One final challenge is worthy of mention here, that of psychological injury. According to medical historian Tom Brown, the condition was “the storm centre of military medicine” at that time. Symptoms could include uncontrollable weeping, trembling, paralysis, deafness and other manifestations without known physical causes. At first it was called shell shock, as it was thought that it resulted from the shock wave of an exploding shell damaging the brain, but by the middle part of the war the condition was thought to be purely psychological in nature. The patient could be diagnosed as suffering from hysteria or neurasthenia and could receive shock
treatment, talk therapy or simple rest in a hospital out of earshot of artillery. Most of the Canadian soldiers who suffered from such injuries were sent to No 3 Canadian Stationary Hospital in France, which specialized in such care.
Hospitals serve as examples of just how complex the treatment of sick and wounded soldiers had become by the First World War. Institutions specialized in ear and eye conditions, rheumatism, psychological injury, tuberculosis, orthopaedics, and venereal disease, in addition to general, stationary and convalescent hospitals. In an industrialized war, hospitals could become battlefield targets. Many nursing sisters and patients were killed when a hospital was bombed in 1918. They were among the 504 medical practitioners killed on the battlefield serving with Canadian units; another 127 succumbed to disease.
1Library and Archives Canada, RG 9, III, v.4715, 107-20, Passchendaele to Gouy-en-Artois, June 1918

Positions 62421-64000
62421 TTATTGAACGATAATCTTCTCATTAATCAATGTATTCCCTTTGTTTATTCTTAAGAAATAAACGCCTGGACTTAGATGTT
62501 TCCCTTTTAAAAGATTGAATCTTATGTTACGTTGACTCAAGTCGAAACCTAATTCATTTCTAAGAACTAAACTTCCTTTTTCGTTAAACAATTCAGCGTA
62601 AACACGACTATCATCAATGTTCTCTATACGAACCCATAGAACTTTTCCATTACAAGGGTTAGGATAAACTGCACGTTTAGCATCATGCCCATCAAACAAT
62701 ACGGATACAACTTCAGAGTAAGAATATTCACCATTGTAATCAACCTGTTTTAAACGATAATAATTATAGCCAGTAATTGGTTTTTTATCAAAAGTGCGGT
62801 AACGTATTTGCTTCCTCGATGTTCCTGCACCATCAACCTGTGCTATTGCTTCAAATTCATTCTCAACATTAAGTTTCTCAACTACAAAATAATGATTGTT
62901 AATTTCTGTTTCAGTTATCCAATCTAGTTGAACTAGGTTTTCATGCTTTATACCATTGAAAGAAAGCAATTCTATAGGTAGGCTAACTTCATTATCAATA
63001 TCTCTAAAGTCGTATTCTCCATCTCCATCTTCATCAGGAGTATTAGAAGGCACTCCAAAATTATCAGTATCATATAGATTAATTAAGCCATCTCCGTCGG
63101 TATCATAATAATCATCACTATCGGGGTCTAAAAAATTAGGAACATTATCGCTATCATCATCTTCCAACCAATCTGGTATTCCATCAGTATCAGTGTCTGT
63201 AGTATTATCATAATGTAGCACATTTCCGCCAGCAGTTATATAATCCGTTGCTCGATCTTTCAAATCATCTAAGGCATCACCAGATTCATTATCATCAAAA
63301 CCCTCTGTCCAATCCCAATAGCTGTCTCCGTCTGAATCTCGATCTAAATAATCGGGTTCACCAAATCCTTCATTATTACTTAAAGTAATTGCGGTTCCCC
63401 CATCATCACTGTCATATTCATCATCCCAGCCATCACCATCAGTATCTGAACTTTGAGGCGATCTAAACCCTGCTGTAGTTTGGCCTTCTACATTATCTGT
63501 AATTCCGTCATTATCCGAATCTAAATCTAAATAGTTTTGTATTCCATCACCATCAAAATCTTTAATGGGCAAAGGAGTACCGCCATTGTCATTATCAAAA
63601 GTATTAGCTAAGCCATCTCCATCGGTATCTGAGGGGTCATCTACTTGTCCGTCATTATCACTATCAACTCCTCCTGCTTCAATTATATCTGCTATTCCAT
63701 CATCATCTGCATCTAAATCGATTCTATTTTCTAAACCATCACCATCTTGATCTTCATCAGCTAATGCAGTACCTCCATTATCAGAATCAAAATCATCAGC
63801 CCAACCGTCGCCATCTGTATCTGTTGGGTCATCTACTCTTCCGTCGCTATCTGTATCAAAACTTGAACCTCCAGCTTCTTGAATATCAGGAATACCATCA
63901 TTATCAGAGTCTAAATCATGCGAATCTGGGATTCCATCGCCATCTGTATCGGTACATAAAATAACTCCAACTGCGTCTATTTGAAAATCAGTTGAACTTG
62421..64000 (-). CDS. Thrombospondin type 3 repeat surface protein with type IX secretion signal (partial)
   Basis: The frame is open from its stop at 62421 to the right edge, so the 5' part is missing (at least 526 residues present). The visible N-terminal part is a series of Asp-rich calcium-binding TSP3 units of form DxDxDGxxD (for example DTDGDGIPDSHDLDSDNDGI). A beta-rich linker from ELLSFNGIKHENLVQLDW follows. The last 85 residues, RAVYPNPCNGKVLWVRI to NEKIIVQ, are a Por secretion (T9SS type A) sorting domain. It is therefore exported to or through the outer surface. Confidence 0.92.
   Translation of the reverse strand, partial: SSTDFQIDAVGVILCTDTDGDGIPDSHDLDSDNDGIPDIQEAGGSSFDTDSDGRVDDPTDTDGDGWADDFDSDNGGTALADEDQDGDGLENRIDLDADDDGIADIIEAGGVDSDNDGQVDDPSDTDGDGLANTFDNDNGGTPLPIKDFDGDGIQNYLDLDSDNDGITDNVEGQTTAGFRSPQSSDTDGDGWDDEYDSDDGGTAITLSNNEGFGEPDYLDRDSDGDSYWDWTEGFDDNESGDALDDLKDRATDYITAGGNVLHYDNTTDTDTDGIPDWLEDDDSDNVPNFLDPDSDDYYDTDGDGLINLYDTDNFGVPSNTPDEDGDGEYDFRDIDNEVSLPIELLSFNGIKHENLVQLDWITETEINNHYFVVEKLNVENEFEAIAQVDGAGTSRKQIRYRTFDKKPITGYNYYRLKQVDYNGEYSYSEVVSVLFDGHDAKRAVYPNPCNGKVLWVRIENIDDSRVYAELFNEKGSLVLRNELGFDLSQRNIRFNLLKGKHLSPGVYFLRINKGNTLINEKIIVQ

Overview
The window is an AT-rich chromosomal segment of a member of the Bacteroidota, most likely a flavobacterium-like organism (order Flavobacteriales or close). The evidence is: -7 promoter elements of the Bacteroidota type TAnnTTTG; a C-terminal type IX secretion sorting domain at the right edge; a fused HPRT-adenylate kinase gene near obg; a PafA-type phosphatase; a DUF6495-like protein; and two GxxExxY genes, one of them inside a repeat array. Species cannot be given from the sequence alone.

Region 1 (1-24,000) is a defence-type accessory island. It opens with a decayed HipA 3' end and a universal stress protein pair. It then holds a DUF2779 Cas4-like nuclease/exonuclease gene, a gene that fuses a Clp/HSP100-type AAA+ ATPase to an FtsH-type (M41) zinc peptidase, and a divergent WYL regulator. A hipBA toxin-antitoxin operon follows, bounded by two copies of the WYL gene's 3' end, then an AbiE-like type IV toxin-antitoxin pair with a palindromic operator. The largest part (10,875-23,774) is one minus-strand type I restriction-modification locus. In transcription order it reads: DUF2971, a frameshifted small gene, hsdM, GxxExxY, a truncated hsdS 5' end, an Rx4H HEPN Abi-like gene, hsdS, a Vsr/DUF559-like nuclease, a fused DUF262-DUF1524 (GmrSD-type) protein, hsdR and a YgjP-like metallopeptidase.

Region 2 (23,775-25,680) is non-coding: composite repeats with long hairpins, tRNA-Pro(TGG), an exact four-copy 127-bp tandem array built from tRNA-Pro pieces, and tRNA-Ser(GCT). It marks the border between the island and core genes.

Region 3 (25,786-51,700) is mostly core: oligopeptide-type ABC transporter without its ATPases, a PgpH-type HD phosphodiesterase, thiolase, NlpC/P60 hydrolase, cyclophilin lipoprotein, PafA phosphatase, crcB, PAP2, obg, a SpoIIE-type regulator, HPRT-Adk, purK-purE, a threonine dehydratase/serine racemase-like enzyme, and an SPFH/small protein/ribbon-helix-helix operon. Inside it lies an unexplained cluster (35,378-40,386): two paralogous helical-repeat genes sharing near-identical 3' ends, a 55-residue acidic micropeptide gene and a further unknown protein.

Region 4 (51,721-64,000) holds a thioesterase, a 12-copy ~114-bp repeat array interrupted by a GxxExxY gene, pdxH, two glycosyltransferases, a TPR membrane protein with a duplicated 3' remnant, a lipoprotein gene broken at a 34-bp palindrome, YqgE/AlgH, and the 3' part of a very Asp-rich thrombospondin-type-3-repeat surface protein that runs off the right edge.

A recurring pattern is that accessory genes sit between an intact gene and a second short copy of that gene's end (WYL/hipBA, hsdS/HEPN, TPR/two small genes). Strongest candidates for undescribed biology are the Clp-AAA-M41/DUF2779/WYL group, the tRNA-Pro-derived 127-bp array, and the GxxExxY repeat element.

2Norman Guiou, Transfusion: A Canadian Surgeon's Story in War and Peace (Yarmouth, 1985), 34-35.
McPhail, Andrew. Official History of the Canadian Forces in the Great War 1914-19: The Medical Services. Ottawa: Department of National Defense, 1925.
Nicholson, G.W.L. Canada's Nursing Sisters. Toronto: S. Stevens, 1975.
---. Seventy Years of Service: A History of the Royal Canadian Army Medical Corps. Ottawa: Borealis Press, 1977.
Rawling, Bill. Death their Enemy : Canadian Medical Practitioners and War. Ottawa: B. Rawling, 2001.
Canadians at the Somme
It was General Sir Douglas Haig's wish that the Canadians should have a chance to settle in before taking part in an offensive. A G.H.Q. directive on August 19 had announced the Commander-in-Chief's intention to deliver a strong attack about the middle of September using "fresh forces and all available resources". This was the role to which the Canadian Corps had been summoned. While the 2nd and 3rd Canadian Divisions prepared for the battle, the 1st Division held the whole of the Corps front - three thousand yards of battered trenches running westward along the Pozières ridge from the boundary with the Fourth Army (just east of Pozières) to a point 700 yards west of Mouquet Farm, a stronghold in the German Second Position based on a nest of deep dug-outs which six bitter Australian assaults had failed to capture. As we shall see, the Division's tour of duty was not as uneventful as Sir Douglas Haig had intended it should be.